Office, land, industrial deals weathering Covid storm


Look at commercial real estate (CRE) transactions and the numbers paint an overall picture of a flat market. That’s accurate. Transactions are running almost 12% behind last year.

But there’s more to the story. Look past the pandemic savaged sectors. Some sectors are weathering the storm in pretty good shape.

So far this year, three sectors are outperforming transactions during the first 10 months of last year. Those sectors are vacant land, industrial, and office.

There are also ample examples of commercial real estate construction picking up. More about this as soon as the Q3 commercial construction reports are available.


Transactions in sectors hit hardest by the pandemic account for the market lagging last year’s performance. For example, so far this year there have been 10 fewer transactions in the shopping center sector and 22 fewer in the retail-commercial sector.


October’s market posed a small total transactions decline on the heels of its best two months this year. Compared to October last year, transactions are down 11.7%.

There were 30 transactions, according to the Northeast Tennessee Association of Realtors (NETAR) monthly Commercial Real Estate Report. September’s total was 31. During August, the total was 35.


The 10-month total from NETAR’s Commercial Multiple Listing Service (CMLS) was 176 compared to 197 last year. The Flex Multiple Listing Service (MLS) total so far this year is 103, up from 100 last year.

“The commercial marketplace continues to get a lot of attention, but total transactions are flat due to the depression in the shopping center and retail-commercial sectors,” Cassie Petzoldt, chair of the NETAR Commercial Committee, said.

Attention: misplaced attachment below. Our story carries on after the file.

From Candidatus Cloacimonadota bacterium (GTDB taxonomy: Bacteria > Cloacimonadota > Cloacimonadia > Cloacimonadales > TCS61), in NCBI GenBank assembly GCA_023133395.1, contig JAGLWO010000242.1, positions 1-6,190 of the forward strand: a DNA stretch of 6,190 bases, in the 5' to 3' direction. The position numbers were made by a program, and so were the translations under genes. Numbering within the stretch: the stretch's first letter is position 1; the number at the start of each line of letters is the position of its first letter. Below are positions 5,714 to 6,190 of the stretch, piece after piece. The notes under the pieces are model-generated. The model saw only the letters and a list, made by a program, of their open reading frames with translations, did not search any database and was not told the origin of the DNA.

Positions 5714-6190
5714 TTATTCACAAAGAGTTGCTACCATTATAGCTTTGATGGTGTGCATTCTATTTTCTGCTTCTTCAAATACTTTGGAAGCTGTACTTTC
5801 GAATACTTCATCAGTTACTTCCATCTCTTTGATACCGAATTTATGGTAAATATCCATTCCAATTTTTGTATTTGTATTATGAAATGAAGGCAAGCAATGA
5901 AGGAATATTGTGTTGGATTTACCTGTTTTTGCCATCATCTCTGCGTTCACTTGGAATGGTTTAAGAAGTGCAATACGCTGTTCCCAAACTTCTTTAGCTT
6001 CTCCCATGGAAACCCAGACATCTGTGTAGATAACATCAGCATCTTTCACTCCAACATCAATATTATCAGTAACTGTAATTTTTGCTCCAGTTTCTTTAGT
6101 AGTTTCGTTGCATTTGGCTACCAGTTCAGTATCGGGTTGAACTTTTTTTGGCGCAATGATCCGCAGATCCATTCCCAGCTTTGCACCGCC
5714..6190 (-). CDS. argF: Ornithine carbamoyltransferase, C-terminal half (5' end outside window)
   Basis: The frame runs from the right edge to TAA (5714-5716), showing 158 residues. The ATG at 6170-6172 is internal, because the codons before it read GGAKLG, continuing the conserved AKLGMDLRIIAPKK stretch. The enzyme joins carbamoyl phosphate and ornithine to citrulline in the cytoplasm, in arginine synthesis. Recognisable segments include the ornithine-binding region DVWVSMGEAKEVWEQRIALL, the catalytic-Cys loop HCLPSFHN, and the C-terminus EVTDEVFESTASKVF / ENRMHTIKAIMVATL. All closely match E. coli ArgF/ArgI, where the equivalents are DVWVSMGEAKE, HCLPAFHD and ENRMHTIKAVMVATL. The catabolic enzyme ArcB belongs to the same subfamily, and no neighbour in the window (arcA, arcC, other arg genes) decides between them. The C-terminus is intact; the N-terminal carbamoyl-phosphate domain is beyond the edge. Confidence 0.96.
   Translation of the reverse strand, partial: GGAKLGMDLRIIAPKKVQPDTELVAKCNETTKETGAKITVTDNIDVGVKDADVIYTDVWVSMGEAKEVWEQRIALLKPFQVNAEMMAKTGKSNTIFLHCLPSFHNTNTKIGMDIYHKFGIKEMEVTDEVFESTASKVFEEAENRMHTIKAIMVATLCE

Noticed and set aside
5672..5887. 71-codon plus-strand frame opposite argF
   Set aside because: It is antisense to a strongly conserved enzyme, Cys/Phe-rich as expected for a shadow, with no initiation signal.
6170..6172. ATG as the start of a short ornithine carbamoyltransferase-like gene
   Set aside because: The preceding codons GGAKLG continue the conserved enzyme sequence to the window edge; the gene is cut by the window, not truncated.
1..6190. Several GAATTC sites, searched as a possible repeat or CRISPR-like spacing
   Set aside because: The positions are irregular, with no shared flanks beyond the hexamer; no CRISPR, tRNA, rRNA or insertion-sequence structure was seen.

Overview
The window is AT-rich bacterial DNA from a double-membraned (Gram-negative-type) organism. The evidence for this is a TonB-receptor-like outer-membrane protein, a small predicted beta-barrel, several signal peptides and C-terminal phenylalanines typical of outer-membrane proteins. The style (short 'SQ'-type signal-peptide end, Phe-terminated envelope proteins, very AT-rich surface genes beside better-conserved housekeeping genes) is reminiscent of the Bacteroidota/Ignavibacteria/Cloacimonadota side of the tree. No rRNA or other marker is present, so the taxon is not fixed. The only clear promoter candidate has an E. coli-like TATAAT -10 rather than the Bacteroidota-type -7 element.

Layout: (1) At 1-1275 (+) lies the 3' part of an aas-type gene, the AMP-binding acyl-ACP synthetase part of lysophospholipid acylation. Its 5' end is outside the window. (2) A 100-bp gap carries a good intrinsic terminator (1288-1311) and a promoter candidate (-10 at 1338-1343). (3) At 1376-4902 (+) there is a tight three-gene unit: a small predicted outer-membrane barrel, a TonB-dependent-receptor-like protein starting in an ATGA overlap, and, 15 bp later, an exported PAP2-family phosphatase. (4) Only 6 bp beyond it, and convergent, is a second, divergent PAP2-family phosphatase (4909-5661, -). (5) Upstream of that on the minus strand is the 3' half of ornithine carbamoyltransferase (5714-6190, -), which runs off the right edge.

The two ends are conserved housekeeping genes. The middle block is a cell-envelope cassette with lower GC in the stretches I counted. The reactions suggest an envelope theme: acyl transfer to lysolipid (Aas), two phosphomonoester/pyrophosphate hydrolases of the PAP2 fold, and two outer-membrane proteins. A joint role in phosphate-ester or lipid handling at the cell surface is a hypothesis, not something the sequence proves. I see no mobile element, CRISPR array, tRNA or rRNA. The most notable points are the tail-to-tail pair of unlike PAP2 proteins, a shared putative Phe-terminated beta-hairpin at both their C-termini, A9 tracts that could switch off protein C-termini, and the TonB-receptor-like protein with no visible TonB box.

Kelley Graham, Graham & Associates, said now that the casino decision is a done deal, many of those who had been looking at the market are beginning to get more serious about locations. He said that’s especially true of those affiliated with or interested in restaurants. Contracts with contingencies based on the Bristol casino outcome should begin showing up on reports for the last two months of the year.


Jay Goodson, ReMax Checkmate, says while the pandemic has been a disaster for some businesses, others that do not depend on customers “walking through the door” are in a growth mode. Some examples are law, finance, and real estate firms. And although the transaction data for the multi-family sector doesn’t pop out like office deals, Goodson thinks it has a lot of potential.


John Speropulos, Development Partner and President of Mitch Cox Realtors, says there has been some resizing, downsizing, upgrades, and expansions in the Johnson City office sector. “Rents are stable because no one is building new product.” So, the office vacancy rate is not changing appreciably, during the period of economic structuring and while businesses position themselves to right-size their operations.


Last month, the most active CMLS transactions were sales and leases of office properties, followed by industrial sites then retail-commercial and vacant land. The current year-to-date total for office deals is 63, six more during the first 10 months of 2019.

The vacant land interest has been high all year. There have been 22 deals so far this year compared to 19 during the first 10 months of last year.


The largest October increase in new listings across the region was in the shopping center – up 4 – and multi-family – up 2 – sectors.

The 175 vacant land listings lead the October CMLS listings.

The combined CMLS and MLS commercial listings October total was 928, up 8.4 percent from September.

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